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Driverless Cars Insurance: Who is responsible in the event of a crash?

January 30, 2018

With the increased hype about driverless cars comes an interesting discussion about the insurance implications. Debate has been rife regarding whether driverless vehicles need to be insured differently and who would be responsible for paying out if the car was in control.

The UK Government has weighed in with new proposals that outline that the insurance protection must cover times both when the car is being traditionally driven and also when it is in driverless mode. The measures, are among those outlined in The Vehicle Technology and Aviation Bill.

The proposals are designed to ensure that, in the event of a collision, victims are still able to claim from insurance companies even if the vehicle is in charge. It clarifies the point that a single insurance product must cover both instances; the driver and the car being in control, making it simple for car owners as they do not have to claim via the manufacturer, everything remains with the insurance company.

Owners do need to be careful, they will be liable and not able to claim on the insurance if they either, forget or decide not to install an update that the policy requires them to, or if they make unauthorised changes to the car’s software.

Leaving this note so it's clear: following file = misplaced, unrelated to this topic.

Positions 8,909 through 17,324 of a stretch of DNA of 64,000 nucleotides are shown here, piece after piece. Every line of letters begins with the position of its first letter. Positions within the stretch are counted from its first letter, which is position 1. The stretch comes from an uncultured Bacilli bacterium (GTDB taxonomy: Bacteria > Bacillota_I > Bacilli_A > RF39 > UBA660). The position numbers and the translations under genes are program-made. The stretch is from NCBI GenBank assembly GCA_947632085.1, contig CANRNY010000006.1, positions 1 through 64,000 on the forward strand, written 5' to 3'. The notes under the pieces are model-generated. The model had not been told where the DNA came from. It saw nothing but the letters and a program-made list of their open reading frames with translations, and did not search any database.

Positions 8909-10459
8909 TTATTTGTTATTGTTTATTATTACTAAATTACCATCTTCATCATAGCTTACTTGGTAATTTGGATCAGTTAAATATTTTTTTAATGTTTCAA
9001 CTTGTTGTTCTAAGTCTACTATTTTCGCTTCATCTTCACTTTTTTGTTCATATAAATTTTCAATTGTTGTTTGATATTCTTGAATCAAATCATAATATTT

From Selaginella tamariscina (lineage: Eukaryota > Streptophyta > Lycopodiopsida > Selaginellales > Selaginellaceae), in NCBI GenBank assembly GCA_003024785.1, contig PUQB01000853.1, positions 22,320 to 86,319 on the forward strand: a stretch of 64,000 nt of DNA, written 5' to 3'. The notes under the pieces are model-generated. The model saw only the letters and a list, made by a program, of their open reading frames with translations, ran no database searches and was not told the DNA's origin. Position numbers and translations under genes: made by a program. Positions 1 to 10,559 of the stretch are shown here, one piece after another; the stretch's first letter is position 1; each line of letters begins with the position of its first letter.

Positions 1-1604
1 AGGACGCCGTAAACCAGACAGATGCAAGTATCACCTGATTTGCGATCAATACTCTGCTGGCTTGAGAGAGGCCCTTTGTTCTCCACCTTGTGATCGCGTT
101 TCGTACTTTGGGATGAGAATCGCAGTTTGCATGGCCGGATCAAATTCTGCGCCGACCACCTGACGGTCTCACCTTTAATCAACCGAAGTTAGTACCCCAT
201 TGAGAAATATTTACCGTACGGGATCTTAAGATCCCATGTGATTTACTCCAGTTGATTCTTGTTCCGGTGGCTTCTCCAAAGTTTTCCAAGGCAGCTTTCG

Feedback from the insurance industry regarding the proposals has, in general, been positive; it highlights the Government’s commitment to being at the forefront of the autonomous vehicle movement. The measures are also straight-forward and simple to interrupt, which is exactly what the industry had been demanding.

Insurers can potentially recover costs from the maker of the vehicle, depending on the specifics of the incident, rather than this resting with the car owner. The only real risk to the insurance industry is from self-driving cars as a whole; the fear being that if they are safer, collisions and accidents will decrease, in turn driving down premiums.

With other topics in the bill centring around availability and specification of electric power charging points, the message is clear that the UK will not be left behind with a changing car industry. Although it may still be some time before self-driving cars are a commercial reality, these measures ensure that the UK is ready and able to lead the way in this modern transport revolution.

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